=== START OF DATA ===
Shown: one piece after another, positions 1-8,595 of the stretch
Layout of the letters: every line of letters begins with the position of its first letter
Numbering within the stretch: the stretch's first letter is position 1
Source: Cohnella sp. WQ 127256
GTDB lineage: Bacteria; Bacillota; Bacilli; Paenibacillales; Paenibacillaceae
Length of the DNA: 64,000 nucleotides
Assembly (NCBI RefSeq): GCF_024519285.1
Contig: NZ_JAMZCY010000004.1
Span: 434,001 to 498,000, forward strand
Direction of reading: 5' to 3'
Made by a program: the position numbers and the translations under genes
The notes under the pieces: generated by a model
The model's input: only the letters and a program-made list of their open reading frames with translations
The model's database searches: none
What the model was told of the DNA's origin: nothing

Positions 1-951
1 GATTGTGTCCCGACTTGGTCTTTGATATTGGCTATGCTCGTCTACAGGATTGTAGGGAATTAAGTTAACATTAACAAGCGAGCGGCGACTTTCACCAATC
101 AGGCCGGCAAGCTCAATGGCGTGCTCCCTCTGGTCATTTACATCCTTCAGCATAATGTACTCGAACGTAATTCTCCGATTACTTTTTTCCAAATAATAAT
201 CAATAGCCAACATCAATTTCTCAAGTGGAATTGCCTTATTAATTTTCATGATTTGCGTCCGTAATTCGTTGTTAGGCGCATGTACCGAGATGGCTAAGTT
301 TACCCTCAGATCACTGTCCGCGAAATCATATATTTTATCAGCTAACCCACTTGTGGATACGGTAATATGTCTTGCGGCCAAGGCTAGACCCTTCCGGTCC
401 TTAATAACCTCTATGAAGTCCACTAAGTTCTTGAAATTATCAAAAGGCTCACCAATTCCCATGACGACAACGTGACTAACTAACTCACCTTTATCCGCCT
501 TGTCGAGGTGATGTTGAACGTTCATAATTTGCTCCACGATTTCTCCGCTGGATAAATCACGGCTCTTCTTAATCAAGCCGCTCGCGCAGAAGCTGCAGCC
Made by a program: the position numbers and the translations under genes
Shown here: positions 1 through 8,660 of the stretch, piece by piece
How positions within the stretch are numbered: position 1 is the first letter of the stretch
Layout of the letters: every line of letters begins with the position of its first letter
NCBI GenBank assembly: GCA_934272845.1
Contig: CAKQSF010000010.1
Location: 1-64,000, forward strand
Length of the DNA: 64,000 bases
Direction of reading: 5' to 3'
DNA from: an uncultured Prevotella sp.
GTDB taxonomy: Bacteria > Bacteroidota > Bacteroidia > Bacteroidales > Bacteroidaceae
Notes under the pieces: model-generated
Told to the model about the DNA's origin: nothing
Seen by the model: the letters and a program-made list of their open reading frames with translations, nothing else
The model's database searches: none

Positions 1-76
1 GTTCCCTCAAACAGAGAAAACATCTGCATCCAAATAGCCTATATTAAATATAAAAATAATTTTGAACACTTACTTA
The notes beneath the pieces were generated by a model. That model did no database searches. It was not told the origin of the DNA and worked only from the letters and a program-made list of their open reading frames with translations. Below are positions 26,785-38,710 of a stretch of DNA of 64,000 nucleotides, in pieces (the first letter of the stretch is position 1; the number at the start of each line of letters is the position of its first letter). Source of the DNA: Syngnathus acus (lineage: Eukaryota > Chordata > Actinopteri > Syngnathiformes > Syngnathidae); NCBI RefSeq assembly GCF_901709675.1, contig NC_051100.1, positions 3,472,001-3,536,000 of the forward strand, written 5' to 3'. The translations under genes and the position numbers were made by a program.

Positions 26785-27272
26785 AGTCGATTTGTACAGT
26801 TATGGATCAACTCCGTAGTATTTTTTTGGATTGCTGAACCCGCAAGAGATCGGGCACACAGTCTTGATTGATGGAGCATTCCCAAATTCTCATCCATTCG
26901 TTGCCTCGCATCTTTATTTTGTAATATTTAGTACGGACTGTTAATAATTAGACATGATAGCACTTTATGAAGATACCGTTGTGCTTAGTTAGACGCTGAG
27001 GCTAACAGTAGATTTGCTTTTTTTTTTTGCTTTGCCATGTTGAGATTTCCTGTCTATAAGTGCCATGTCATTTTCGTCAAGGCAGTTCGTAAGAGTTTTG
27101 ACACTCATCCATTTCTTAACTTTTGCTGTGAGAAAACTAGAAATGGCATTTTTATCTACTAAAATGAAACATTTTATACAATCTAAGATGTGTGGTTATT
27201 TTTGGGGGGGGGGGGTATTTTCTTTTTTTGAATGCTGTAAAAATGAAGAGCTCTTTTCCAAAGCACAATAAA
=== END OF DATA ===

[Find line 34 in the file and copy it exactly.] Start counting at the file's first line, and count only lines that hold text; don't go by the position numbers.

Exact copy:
Notes under the pieces: model-generated